The next step was to take these retted rags and put them into a stamper. This was a series of very large wooden hammers powered by a water mill. It pounded the rags in water to pulverize the rags into individual fibers. The process essentially “unmade” fabric by separating the fibers from the spun yarn and thread.

The pulp was then added to a large vat and diluted so that the final concentration was probably about 95 percent water and 5 percent fiber. The vatman would then use a large frame with a large number of parallel wires strung across it, lower it into the pulp and pull out a screen load of what will become paper. The fiber in the pulp lays flat upon the screen creating a thin layer of pulp.

After pulling the screen the vatman shook it to consolidate the fibers in the pulp and passed the frame to a coucher who then flipped the frame onto a layer of damp wool or felt. The coucher then placed another piece of felt on top of the very fragile sheet and passed the frame back to the vatman who repeated the process. This continued until a stack of alternating pulp and felts as large as could fit into the press was made. This stack is called a post.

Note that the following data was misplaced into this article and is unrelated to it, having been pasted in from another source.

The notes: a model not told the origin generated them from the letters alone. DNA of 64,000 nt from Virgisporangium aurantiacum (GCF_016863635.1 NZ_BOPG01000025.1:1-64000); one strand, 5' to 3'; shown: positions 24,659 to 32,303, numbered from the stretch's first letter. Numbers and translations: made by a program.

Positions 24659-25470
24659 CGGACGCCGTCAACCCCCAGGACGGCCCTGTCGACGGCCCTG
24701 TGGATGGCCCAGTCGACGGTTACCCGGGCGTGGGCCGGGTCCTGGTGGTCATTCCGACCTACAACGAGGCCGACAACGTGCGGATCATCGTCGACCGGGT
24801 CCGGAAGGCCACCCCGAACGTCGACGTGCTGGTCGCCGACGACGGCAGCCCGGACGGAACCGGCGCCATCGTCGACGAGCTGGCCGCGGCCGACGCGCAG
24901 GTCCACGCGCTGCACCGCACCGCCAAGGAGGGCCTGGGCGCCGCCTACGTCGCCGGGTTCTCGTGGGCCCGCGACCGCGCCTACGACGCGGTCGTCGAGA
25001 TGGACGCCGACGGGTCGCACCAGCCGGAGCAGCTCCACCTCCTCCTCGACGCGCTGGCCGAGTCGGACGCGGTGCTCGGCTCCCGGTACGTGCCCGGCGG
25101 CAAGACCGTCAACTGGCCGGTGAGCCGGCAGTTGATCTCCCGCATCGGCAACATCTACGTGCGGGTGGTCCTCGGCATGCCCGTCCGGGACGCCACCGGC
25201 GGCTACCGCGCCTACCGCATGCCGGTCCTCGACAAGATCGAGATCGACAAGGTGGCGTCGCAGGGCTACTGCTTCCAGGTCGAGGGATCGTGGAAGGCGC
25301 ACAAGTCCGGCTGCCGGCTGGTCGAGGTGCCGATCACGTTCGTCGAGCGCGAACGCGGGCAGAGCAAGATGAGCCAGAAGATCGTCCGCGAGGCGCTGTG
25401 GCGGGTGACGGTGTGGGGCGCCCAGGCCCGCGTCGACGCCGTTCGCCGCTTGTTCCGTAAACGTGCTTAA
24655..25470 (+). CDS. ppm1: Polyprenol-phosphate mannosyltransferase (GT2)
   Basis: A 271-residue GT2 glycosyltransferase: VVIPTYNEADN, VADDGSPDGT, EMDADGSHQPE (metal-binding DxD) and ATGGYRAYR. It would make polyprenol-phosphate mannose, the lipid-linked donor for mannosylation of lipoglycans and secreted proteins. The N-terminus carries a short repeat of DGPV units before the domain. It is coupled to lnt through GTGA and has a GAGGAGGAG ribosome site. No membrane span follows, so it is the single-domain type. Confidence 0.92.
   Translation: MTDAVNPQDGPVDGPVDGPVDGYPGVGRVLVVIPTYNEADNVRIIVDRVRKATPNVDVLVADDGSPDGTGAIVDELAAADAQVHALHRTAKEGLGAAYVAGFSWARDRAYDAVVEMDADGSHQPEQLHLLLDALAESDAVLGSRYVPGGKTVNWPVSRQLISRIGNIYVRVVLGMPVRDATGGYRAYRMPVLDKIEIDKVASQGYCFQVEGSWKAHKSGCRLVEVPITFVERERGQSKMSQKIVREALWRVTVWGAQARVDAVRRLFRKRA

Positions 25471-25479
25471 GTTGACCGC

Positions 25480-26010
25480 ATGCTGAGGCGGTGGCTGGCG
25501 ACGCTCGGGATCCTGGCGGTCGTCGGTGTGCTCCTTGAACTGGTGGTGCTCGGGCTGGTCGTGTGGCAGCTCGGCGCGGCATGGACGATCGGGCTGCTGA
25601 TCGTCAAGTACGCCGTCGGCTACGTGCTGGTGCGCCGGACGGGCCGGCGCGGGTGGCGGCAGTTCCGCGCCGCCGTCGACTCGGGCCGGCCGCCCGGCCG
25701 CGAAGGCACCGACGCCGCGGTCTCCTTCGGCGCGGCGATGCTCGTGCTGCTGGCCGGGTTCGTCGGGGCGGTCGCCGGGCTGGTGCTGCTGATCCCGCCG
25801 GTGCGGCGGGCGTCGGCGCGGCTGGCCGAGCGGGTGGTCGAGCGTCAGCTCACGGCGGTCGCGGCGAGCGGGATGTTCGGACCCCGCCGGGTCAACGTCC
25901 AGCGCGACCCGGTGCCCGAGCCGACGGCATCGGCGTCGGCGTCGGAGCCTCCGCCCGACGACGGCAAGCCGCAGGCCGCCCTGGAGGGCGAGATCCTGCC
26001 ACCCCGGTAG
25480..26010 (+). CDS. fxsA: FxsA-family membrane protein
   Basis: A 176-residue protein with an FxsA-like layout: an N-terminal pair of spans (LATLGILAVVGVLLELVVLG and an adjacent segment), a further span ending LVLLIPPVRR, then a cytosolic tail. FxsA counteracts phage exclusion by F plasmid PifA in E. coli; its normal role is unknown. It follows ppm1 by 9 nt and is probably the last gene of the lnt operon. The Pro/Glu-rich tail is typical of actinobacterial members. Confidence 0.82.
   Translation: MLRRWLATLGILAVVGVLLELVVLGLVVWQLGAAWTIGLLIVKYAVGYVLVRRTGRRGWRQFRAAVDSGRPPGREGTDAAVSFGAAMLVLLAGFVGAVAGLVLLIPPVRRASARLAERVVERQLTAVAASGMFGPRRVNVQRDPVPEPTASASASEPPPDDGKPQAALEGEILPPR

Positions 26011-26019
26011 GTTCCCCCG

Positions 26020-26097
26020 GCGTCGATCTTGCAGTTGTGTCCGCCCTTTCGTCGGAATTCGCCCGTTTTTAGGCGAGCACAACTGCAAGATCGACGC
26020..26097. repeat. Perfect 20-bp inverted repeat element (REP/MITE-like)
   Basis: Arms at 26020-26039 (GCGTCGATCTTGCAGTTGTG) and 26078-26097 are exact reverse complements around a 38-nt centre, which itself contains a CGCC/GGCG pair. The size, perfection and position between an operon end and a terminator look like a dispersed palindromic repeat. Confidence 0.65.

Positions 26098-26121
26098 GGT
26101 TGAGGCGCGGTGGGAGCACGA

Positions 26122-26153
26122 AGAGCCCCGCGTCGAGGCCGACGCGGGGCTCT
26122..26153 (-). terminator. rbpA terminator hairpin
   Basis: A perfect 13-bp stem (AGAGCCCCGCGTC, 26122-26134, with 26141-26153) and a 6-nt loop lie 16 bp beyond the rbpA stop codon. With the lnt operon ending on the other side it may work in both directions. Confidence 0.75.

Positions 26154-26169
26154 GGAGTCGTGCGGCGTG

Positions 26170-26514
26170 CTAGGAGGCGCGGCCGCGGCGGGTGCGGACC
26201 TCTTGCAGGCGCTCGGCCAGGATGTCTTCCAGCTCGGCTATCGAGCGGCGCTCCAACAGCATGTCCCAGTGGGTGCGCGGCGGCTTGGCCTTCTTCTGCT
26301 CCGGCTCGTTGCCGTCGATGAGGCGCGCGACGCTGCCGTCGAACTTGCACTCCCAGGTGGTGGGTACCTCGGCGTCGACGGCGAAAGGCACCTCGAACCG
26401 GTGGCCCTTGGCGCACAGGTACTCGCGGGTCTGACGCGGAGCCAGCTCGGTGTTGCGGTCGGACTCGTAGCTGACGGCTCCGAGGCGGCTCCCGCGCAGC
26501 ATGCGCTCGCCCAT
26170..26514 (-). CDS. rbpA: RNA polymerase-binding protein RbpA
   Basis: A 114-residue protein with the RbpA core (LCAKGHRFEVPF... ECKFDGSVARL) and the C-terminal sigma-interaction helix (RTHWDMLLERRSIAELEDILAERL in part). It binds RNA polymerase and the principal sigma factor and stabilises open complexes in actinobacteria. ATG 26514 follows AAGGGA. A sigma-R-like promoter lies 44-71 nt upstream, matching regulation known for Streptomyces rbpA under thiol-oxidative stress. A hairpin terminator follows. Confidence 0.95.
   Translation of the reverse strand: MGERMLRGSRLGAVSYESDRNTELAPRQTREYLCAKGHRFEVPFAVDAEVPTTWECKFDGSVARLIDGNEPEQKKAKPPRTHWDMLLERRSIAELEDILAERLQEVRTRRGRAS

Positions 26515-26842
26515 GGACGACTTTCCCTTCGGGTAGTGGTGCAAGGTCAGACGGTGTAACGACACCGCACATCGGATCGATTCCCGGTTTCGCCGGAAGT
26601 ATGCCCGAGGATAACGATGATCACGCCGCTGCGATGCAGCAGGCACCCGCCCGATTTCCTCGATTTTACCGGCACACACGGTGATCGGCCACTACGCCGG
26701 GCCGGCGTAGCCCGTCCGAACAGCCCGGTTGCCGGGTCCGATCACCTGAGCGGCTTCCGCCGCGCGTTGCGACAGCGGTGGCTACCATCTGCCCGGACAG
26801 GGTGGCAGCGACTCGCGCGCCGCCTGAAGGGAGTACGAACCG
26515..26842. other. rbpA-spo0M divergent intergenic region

Paper in the post was extremely fragile until it was pressed. An apprentice would move the post to the press and apply pressure to the stack using a long wooden handle in a paper press. Once the excess water was pressed out of the post, the individual sheets of paper could be hung to dry on ropes, hung in groups on ropes, or placed on drying cloths.

English: Papermaking by hand. Woodcut.

English: Papermaking by hand. Woodcut. (Photo credit: Wikipedia)